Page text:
• Frequent reviews and consideration of operational forecasting - stress testing business continuity plans.
  • Minimising expenditure.
  • Prioritising payments to business-critical creditors, while trying to treat all creditors equally.
  • Ensuring all key decisions and decision-making processes are documented.
  • Maintaining an open and transparent relationship with creditors and suppliers as appropriate.
  • Remembering that it will often be in the interests of creditors to continue trading.
  • Maintaining an open channel of communication with debtors.
  • If there is any doubt at board level, directors should seek professional help from lawyers, accountants and or insolvency practitioners.

Changes to legislation and Government support to be aware of

Help is at hand both from the Bank of England and the UK Government which announced in early March a £330bn lifeline, available to all sizes of business, in the form of loans, guaranteeing liabilities, relief of business rates and mortgage holidays. 

The UK Government also announced on 28th March that it would be introducing retrospective legislation (1st March 2020) for wrongful trading. This sees that in the uncertain COVD-19 period, where many businesses may near insolvency, directors are able to take decisions to continue to trade without the threat of personal liability should the company ultimately become insolvent. Without this legislation directors could be wrongfully trading and, if culpable, would be personally liable.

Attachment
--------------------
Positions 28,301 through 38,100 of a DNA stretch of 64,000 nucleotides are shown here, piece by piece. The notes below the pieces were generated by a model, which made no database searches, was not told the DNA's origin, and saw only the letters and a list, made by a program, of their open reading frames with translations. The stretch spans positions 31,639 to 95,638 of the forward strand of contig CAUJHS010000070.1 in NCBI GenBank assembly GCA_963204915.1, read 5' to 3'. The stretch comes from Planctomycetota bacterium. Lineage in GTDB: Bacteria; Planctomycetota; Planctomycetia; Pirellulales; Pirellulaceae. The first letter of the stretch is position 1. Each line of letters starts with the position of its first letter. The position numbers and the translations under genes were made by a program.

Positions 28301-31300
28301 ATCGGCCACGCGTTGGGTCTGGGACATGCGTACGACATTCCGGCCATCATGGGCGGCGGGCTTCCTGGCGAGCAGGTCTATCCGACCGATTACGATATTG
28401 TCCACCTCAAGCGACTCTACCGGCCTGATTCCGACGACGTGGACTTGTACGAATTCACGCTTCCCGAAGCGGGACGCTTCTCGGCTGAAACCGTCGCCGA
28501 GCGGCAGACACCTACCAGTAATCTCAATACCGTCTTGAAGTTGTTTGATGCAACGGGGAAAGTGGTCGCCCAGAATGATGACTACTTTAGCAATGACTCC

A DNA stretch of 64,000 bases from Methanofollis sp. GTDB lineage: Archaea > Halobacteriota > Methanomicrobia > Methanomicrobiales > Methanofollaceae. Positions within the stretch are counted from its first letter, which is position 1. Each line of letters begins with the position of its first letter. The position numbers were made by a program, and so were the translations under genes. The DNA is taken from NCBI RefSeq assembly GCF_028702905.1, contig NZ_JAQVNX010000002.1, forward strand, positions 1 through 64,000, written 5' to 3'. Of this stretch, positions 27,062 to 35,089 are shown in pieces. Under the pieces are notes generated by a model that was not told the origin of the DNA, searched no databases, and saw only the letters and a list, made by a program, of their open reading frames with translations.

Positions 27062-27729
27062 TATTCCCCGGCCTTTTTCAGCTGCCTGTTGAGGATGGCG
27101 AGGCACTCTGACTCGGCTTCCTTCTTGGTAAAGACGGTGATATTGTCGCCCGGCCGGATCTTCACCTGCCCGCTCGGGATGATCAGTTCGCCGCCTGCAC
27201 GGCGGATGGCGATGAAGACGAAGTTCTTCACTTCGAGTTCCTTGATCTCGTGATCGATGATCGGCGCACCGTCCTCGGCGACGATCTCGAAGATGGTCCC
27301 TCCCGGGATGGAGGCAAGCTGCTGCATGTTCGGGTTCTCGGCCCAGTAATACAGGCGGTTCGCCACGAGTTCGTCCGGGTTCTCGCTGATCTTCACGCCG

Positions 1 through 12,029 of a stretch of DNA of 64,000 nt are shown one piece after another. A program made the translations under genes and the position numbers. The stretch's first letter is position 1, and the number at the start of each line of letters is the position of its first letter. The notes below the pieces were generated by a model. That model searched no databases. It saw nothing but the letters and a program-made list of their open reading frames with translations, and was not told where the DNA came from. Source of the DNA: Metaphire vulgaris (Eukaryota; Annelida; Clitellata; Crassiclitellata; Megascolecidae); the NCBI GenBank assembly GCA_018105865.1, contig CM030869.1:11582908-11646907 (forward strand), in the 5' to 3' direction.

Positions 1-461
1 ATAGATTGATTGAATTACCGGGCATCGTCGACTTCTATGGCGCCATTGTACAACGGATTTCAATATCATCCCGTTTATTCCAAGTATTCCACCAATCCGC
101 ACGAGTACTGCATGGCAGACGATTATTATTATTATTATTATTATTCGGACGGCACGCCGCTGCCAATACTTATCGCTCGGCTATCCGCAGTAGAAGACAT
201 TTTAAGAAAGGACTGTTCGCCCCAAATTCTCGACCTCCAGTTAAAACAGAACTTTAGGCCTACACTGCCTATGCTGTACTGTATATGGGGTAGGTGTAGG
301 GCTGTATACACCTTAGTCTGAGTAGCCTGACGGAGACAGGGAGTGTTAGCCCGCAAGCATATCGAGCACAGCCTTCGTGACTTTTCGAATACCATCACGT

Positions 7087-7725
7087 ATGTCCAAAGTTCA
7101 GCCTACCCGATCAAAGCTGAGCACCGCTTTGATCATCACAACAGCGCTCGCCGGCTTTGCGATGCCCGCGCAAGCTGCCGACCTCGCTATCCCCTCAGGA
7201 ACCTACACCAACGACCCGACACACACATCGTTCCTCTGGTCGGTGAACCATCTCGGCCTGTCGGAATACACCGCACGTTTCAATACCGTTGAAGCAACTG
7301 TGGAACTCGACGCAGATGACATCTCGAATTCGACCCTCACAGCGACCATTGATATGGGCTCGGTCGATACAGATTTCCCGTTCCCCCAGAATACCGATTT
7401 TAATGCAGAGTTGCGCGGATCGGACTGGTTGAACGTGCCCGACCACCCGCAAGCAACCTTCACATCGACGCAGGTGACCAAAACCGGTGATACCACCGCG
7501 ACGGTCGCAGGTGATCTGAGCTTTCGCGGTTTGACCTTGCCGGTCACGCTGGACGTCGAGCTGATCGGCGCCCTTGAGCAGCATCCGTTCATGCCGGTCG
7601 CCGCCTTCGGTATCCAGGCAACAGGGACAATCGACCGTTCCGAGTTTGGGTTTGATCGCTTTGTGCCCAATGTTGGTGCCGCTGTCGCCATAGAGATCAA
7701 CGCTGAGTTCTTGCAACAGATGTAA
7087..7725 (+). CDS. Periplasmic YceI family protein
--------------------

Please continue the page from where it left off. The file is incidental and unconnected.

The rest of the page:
Whilst Alok Sharma said this was introduced to help companies “emerge intact the other side of the COVID-19 pandemic”, directors must be aware that the suspension period for wrongful trading is currently only running for three months. It also does not affect other directors’ duties which include ensuring value for creditors and other fundamentals of company law, and which if breached can result in similar outcomes of criminal charges, director disqualification, and personal liability. Directors should continue to document considerations and decisions and seek professional input where required.

Stay the course

There is a right and there is a wrong way to manage a company and this does not change at times of economic difficulty. Regardless of any conflicts, a director’s duty in financially difficult times where insolvency is likely must, first and foremost, be to his or her company’s creditors. To ignore this could lose the board control of the business, but may also land the directors with financial and criminal charges.


David Carswell is Director of Corporate Services Jersey at Hawksford.

Hawksford is an international provider of Corporate, Private Client and Funds services.  Hawksford delivers director services, supplemented by full administration services including regulatory compliance, bookkeeping, accounting, and tax filing services to an international client base from its offices in London, Jersey, and extensive reach in Singapore, Hong Kong and mainland China.


Please note, this content is not produced by the IoD and therefore does not necessarily represent the views or thoughts of the organisation.